Welcome to Part 2 of YHT’s Top 10 Albums of 2011, also known (as of this very moment) as the High Five! Before continuing, I highly recommend high-fiving the first person you can find, or if no one’s around, simply accept the internet high five above. Yay! OK, let’s finish 2011 off in style…
5. James Blake — James Blake
Dubstep not your cup of tea? Mine neither! But so much of what James Blake does well has nothing to do with wobbly bass or sub-bass or wobbly sub-bass. Take his minimalism, for example. A track like “Lindesfarne” builds so much tension via empty sonic space that by the time the track is in full-swing, it feels like your heart is going to explode, even though his version of “full-swing” is still relatively sparse. He’s also capable of making songs feel emotional, regardless of what’s going on lyrically. In some ways, James Blake is like the musical equivalent of the plastic bag from American Beauty — an object of creation that seems simple on the surface, but as you continue to fill it with your own emotions its meaning becomes almost overwhelming. Then, like I said, your heart explodes. Boom. Just like that. Listen to “Lindesfarne” below, read more here and here, and buy here.
James Blake — “Lindesfarne“
4. Fleet Foxes — Helplessness Blues
I don’t know if I would have made it through this past year without Helplessness Blues. 2011 was a time of exciting change for me (this blog being one big development), and the Fleet Foxes’ latest effort resonated deeply, touching heavily on themes of transformation and self-determination. I fell in love with the album’s exhilarating title track, which manipulates momentum so brilliantly, but our affair was sidetracked abruptly when I heard “Someone You’d Admire,” a hymn-like song with lyrics that offer both an admission of personal defeat and a reaffirmation of the ongoing inner-struggles that push us to get out of bed in the morning and keep fighting. Wow. This blurb certainly got serious. Here’s a video of a monkey riding a dog! Better? Great! See what I mean about “Someone You’d Admire” below, read more here, and buy here.
Fleet Foxes — “Someone You’d Admire“
3. Bon Iver — Bon IverBON IVER AT #3? I WILL NOT STAND FOR THIS! GOOD DAY SIR!
Wait for it…
Alright, now that that guy is gone we can have a rational conversation about Bon Iver, one of the most ambitious albums I’ve heard in a long time. In my mind, making this album was an act of extreme musical courage. It would have been easy for Justin Vernon to dust off the For Emma, Forever Ago recipe and make another batch of the same bittersweet-yet-delicious confections, but he went so much further with his second full-length, thickening the batter with diverse instrumentation and bold stylistic leaps. Out of the oven came songs that feel radically different, even though they bear the same yearning falsetto that so many people have grown to love since 2008. So why do I have it ranked at number #3? Um… I dunno it just kinda felt like the right place. Listen to “Holocene” below, read more here, here and here, and buy here.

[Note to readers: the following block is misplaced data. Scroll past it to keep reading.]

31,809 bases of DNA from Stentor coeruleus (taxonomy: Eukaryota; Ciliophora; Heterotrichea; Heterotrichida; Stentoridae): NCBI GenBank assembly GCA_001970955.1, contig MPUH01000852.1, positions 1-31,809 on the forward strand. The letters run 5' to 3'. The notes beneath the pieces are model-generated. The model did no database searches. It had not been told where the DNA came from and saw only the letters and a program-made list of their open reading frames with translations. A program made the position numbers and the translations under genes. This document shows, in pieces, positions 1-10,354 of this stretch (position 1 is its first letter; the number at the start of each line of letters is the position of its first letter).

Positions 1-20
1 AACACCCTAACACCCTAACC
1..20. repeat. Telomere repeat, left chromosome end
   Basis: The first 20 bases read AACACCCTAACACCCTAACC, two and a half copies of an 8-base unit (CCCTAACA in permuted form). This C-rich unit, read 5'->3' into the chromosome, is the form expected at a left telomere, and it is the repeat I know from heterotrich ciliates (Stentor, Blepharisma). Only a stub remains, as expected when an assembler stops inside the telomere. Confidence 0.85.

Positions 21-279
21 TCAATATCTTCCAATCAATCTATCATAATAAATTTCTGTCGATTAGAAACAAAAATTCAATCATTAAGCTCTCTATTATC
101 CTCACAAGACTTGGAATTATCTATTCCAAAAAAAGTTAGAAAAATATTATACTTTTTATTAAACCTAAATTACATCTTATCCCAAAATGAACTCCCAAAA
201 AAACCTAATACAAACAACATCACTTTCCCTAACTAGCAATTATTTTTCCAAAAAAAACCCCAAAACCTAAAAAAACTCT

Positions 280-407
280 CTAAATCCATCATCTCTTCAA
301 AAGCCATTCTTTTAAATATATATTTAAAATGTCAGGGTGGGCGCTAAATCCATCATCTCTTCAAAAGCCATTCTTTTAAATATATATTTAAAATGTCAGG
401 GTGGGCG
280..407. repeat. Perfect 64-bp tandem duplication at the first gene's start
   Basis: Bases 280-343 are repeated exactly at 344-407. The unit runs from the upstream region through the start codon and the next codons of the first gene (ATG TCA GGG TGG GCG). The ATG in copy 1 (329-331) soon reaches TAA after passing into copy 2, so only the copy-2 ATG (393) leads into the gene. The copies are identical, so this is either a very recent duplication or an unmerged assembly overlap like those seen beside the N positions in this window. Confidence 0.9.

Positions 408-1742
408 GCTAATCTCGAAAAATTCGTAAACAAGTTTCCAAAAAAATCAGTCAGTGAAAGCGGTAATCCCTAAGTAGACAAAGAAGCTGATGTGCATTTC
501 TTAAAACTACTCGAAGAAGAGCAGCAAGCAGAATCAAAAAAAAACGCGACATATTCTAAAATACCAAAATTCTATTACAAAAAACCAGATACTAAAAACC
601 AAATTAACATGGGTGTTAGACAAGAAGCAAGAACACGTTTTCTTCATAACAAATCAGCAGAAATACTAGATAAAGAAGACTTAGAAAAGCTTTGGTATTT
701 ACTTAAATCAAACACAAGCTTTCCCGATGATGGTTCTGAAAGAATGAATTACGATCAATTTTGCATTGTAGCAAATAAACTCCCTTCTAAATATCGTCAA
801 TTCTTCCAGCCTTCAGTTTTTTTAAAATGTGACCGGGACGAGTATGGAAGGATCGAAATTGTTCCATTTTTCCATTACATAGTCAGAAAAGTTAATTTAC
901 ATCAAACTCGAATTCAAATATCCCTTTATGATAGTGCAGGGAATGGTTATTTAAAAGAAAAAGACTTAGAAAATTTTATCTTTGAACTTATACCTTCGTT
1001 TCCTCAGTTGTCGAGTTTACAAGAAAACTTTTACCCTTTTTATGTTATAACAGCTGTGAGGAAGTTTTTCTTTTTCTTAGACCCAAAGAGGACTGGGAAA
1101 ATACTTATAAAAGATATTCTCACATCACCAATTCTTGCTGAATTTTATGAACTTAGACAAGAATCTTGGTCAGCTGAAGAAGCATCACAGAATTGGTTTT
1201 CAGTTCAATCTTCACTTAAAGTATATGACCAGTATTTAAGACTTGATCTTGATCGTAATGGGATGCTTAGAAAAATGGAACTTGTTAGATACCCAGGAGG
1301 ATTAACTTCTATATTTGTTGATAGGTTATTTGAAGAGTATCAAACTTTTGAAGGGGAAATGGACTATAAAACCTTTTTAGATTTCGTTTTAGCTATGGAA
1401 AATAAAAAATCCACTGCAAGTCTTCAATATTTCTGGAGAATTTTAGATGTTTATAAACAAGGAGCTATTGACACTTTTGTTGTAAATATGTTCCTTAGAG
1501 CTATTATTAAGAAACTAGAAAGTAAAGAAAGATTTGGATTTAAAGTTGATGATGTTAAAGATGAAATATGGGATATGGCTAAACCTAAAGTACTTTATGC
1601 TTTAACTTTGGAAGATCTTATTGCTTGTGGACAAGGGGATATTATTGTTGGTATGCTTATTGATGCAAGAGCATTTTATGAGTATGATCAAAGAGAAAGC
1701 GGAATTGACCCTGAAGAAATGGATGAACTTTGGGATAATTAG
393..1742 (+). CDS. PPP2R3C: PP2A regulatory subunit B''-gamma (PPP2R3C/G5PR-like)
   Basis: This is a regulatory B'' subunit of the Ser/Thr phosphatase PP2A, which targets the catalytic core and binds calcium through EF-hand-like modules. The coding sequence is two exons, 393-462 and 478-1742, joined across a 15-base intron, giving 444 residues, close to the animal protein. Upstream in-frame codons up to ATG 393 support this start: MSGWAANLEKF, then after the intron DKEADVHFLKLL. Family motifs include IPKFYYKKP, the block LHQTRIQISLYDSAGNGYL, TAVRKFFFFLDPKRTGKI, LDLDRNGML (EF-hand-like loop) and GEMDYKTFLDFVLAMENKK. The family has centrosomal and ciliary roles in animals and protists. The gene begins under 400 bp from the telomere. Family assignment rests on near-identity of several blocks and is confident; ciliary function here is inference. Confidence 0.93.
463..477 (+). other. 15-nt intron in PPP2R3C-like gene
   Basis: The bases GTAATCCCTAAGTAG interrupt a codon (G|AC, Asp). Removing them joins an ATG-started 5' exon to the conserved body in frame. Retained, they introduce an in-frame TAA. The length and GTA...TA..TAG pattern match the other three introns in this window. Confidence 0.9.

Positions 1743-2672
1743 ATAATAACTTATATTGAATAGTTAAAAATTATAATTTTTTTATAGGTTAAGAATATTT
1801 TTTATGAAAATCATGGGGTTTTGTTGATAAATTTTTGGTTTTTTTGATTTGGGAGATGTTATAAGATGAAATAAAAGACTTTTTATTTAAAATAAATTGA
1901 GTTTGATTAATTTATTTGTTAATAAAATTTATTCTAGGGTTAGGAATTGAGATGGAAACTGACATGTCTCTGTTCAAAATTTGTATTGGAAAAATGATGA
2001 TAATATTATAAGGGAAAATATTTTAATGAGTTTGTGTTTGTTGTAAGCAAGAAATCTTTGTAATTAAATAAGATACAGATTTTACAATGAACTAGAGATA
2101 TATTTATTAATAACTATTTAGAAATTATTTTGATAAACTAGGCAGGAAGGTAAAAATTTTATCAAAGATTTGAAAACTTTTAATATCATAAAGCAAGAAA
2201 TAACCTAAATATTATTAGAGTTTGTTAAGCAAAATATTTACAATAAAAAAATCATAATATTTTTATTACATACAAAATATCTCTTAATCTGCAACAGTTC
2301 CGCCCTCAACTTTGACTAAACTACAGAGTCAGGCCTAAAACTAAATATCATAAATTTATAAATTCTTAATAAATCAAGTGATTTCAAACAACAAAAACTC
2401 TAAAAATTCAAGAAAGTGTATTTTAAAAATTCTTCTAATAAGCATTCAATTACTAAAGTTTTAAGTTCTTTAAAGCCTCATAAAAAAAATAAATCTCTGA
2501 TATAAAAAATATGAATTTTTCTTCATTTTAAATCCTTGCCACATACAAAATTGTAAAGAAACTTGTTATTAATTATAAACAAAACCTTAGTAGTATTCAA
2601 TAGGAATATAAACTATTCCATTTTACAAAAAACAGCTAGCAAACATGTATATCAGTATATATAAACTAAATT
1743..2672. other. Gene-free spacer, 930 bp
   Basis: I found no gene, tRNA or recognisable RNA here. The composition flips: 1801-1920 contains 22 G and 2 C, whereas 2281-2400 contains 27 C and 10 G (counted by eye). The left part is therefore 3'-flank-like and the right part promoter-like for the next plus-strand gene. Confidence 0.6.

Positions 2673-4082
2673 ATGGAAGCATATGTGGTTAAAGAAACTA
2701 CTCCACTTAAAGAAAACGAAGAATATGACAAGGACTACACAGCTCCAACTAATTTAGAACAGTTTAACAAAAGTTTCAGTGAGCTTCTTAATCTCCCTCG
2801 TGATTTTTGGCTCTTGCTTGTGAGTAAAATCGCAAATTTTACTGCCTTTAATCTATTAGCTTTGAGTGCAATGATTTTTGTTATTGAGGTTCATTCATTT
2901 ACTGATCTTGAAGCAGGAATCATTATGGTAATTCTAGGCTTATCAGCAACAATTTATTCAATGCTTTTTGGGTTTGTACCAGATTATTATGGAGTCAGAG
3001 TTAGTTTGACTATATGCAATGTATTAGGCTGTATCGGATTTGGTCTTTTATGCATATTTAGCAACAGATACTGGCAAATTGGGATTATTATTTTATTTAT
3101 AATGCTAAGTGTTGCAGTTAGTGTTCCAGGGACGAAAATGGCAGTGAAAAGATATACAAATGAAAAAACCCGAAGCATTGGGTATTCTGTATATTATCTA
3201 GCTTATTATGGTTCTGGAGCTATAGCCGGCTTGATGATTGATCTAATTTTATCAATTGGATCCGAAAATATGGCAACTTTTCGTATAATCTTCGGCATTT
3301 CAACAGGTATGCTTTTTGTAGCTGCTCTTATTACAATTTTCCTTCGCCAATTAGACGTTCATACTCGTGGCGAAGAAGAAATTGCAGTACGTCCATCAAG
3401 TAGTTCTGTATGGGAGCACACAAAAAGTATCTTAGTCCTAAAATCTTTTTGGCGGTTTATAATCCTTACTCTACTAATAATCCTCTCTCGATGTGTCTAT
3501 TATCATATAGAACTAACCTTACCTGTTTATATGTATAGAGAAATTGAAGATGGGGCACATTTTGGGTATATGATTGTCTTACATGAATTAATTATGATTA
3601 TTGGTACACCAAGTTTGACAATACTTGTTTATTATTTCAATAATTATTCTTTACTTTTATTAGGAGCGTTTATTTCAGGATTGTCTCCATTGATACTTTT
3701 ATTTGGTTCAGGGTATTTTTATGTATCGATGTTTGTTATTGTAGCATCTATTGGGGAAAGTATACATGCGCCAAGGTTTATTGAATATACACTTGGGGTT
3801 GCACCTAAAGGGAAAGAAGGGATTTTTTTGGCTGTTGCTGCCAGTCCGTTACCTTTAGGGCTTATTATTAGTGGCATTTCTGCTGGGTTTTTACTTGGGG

Bon Iver — “Holocene“
2. Alabama Shakes — Alabama Shakes EP
Why is this one’s album art smaller? Is it because it’s just an EP, and it’s size is being represented in correlation with its running length? Actually no. For some mysterious reason I couldn’t resize the image. Oops. Besides, if I had to represent how impactful this album has been, I would need a shit-ton more pixels. Probably more pixels than any other album on this list. The Alabama Shakes have landed on so many year-end “Best New Artist” lists with just these four soulful rock songs and some YouTube videos, making this album the pound-for-pound, hardest-hitting release of the year. I’m still recovering from being slugged by their early-December show at the Jefferson in Charlottesville, VA, and I’m beside myself with anticipation for the next time they’re anywhere near Richmond. Listen below to “You Ain’t Alone,” which is just a scary-good song in my opinion, read more here and here, and buy here.
Alabama Shakes — “You Ain’t Alone“
1. Gillian Welch — The Harrow & The Harvest
The top spot goes to the album I played more times from start to finish than any other this year. When The Harrow & the Harvest came out, a big deal was made about how long it had been in the making — 8 years had passed since Welch’s last release — but this is no Chinese Democracy. Many of these tracks were captured on the first take, giving the album a natural, lighting-in-a-bottle feel that stands in stark contrast to their remarkable quality. I read that she and David Rawlings started a few recording projects in the years between this album and her last, but they abandoned each one because they weren’t convinced that the material up to snuff. These songs sure as hell are, and though nothing’s perfect, “Hard Times” is as close to a perfect song as I heard in 2011, offering a pure, heart-wrenching, two-by-two pairing of verse and chorus, guitar and banjo, her voice and his. Take a listen below, read more here, and buy here.
Gillian Welch — “Hard Times“
Before you go, I just wanted to say thank you so much for reading You Hear That in 2011. It means so much to me that you’re reading this here blog, and I’m beyond excited for what’s in store in the future. I hope you have a wonderful New Year’s Eve, and that your 2012 is 1000% better than the Mayans said it would be. Now let’s all go get hammered, call cabs and get home safe and sound!